OTIS A. SINGLETARY, Editor
The King Ranch. By Tom Lea. Two volumes, Boston (Little,
Brown and Company), 1957. Pp. 838. Illustrations, maps,
notes, and index. $17.50.
From this handsome set the reader's first impression is the
gratifying assurance that the art of making fine books has not been
lost. The stately type, laid paper, blended maps and pictures, and
sturdy binding would do honor to the master printers of a more
leisurely era. While the illustrations and maps are from the skilled
hand of the author, earlier celebrated as an artist, credit for the
design of the book goes to another Texan, Carl Hertzog. The
printing was done in El Paso and the binding in San Antonio.
Equally impressive is the digging that was done to assemble all
the information needed for this comprehensive work on the vast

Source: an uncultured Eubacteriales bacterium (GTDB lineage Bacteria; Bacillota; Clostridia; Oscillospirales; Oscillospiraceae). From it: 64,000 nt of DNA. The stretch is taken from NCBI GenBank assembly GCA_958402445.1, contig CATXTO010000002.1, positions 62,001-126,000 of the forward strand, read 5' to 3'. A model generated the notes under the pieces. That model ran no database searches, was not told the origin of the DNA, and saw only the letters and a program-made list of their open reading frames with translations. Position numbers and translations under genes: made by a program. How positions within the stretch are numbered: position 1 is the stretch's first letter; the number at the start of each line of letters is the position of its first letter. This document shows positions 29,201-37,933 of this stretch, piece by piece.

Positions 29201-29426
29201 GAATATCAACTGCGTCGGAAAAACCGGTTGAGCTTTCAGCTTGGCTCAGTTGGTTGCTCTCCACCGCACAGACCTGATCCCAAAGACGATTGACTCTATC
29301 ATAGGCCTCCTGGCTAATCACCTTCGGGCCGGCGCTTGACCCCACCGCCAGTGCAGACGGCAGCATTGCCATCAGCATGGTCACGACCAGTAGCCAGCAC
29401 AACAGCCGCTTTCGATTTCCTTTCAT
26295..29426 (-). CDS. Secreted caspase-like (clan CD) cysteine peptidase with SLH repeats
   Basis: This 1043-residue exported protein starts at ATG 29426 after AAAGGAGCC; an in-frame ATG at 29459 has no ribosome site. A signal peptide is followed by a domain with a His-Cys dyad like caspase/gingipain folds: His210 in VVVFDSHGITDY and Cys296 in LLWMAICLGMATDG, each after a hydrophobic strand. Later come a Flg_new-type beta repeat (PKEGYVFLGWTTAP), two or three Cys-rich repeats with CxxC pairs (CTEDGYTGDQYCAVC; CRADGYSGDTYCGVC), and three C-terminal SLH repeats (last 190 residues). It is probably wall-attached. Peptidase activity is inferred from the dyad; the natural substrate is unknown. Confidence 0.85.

King Ranch and its founder. For that, the author leaned on the
research of Holland McCombs, who reached back to many obscure
sources and brought out a store of enlightening details.
Those credits do not detract from the praise deserved by Tom
Lea for the writing. To his laurels as an artist and a novelist, he
has added equally green ones as a historian. In writing of Richard
King, the stowaway boy who became a steamboat captain on the
Rio Grande and later built one of the country's largest ranches,
Lea applies an imaginative touch like that of Carl Sandburg in
treating the prairie Lincoln. Yet he never lapses into distortion
Viewed from afar, the career of Captain King looks like a
typical Horatio Alger tale; but Tom Lea shows that it involved
long years of hard work, unusual patience, insight into frontier
conditions, and faith in the future. To gain the bigger things he
wanted to achieve, King dared to risk what he had.
Lea notes that the King Ranch of today owes its eminence not
only to its founder but to his successors. The development was
Texas State Historical Association. The Southwestern Historical Quarterly, Volume 61, July 1957 - April, 1958. Austin, Texas. The Portal to Texas History. http://texashistory.unt.edu/ark:/67531/metapth101164/. Accessed November 26, 2014.